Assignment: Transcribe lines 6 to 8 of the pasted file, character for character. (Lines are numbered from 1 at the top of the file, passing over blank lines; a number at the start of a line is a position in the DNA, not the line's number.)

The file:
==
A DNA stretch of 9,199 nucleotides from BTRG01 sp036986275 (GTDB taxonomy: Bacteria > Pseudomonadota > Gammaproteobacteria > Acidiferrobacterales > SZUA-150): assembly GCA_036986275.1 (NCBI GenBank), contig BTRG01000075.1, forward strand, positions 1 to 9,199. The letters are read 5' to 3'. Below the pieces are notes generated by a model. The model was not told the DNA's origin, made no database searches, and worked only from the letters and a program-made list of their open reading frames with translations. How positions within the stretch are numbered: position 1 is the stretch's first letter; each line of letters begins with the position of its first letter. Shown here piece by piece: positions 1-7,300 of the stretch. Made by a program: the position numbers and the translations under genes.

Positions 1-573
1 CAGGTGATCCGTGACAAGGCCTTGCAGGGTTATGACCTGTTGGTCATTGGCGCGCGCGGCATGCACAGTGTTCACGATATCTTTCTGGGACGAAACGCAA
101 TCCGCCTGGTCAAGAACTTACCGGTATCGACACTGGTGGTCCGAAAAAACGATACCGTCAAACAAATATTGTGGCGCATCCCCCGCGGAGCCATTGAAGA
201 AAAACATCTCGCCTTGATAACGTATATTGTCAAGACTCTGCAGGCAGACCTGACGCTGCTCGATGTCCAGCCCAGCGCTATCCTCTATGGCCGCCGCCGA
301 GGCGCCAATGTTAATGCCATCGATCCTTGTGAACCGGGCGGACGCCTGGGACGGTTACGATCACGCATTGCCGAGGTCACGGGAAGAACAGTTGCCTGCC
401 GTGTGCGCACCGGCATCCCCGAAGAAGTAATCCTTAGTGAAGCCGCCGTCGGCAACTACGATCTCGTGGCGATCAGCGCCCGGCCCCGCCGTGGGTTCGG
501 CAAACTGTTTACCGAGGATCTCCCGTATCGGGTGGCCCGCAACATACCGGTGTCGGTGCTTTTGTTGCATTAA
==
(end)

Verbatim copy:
301 GGCGCCAATGTTAATGCCATCGATCCTTGTGAACCGGGCGGACGCCTGGGACGGTTACGATCACGCATTGCCGAGGTCACGGGAAGAACAGTTGCCTGCC
401 GTGTGCGCACCGGCATCCCCGAAGAAGTAATCCTTAGTGAAGCCGCCGTCGGCAACTACGATCTCGTGGCGATCAGCGCCCGGCCCCGCCGTGGGTTCGG
501 CAAACTGTTTACCGAGGATCTCCCGTATCGGGTGGCCCGCAACATACCGGTGTCGGTGCTTTTGTTGCATTAA